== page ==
Turns out inflation wasn’t “transitory.” Federal Reserve officials were convinced in 2021 that consumer price increases wouldn’t last, and that they needed to maintain near-zero interest rates to help the economy navigate COVID-19. But Neel Kashkari, president of the Minneapolis Federal Reserve, now admits that was a mistake.
“Many of us—those inside the Federal Reserve and the vast majority of outside forecasters—together made the same errors in, first, being surprised when inflation surged as much as it did and, second, assuming that inflation would fall quickly. Why did we miss it?” he wrote in a Wednesday article for Medium.
Kashkari puts the blame on models that central bankers use to forecast inflation, arguing that they don’t properly account for something called “surge pricing inflation.” He used the analogy of Uber drivers’ experience on a rainy day to describe this type of inflation. Rideshare companies like Uber and Lyft offer their drivers so-called “surge pricing” when demand for rides spikes. Surge pricing can drastically increase the cost of a ride, thereby reducing demand and incentivizing more drivers to work and boost supply.
Kashkari argued that during the pandemic, the economy was hit with a form of “surge pricing” by corporations due to a sharp rise in demand as COVID lockdowns took hold, coupled with shortages created by broken supply chains.
But unlike during “surge pricing” for ride share companies, worker wages didn’t surge at the same rate. This dynamic caused inflation and corporate profits to soar, while real wages declined.
Kashkari said that the key to the Fed’s “miss” was that inflation over the past year has been driven by this surge pricing that the Fed models failed to take into account, rather than a tight labor market or changes to consumer inflation expectations—the two most common sources of rising prices during previous periods of high inflation.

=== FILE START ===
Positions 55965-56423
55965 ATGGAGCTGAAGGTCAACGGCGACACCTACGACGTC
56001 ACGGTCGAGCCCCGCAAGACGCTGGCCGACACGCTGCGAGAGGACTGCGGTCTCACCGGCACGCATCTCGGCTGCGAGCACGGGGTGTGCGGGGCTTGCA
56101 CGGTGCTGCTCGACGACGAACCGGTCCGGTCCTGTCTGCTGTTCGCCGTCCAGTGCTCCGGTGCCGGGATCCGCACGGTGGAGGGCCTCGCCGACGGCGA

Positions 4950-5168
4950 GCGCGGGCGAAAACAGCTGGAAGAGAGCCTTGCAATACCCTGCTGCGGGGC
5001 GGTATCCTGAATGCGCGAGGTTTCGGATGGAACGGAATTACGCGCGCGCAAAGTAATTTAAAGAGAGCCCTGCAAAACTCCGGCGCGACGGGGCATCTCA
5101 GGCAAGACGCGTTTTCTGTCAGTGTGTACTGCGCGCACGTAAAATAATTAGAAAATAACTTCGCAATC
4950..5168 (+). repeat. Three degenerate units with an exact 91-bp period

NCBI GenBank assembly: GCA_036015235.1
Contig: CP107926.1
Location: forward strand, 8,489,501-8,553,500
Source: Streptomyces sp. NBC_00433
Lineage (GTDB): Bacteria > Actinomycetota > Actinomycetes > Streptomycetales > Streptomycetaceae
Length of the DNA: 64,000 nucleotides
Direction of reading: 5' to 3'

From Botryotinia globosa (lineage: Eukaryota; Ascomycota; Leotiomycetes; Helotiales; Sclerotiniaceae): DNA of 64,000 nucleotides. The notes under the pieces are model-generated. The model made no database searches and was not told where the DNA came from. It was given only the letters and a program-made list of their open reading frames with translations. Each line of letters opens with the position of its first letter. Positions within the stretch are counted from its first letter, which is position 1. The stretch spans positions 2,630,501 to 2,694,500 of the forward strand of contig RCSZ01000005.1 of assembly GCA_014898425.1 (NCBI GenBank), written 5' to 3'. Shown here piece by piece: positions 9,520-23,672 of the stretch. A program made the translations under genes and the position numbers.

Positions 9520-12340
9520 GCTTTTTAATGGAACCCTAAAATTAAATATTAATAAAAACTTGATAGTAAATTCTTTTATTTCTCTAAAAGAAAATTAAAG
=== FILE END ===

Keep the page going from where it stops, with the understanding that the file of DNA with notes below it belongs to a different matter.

“In these workhorse models, it is very difficult to generate high inflation,” he explained. “Either we need to assume a very tight labor market…or we must assume an unanchoring of inflation expectations. That’s it. From what I can tell, our models seem ill-equipped to handle a fundamentally different source of inflation, specifically, in this case, surge pricing inflation.”
Kashkari went on to say that he believed the Fed should continue raising interest rates “at least at the next few meetings” due to its lack of ability to accurately forecast inflation. Cutting rates shouldn’t even be considered, he added, until officials are “convinced” inflation is “well on its way back down” to their 2% target rate.
“Given the experience of the 1970s, the mistake the FOMC must avoid is to cut rates prematurely and then have inflation flare back up again,” he said, referring to the Fed’s open market committee that determines interest rate levels. “That would be a costly error.”
Kashkari added that his article wasn’t meant as a criticism of fellow Fed officials, noting that he, too, was wrong about inflation last year.
“It is meant to be an honest assessment of what we missed and why we missed it in order to shed light on what we should learn going forward,” he wrote.
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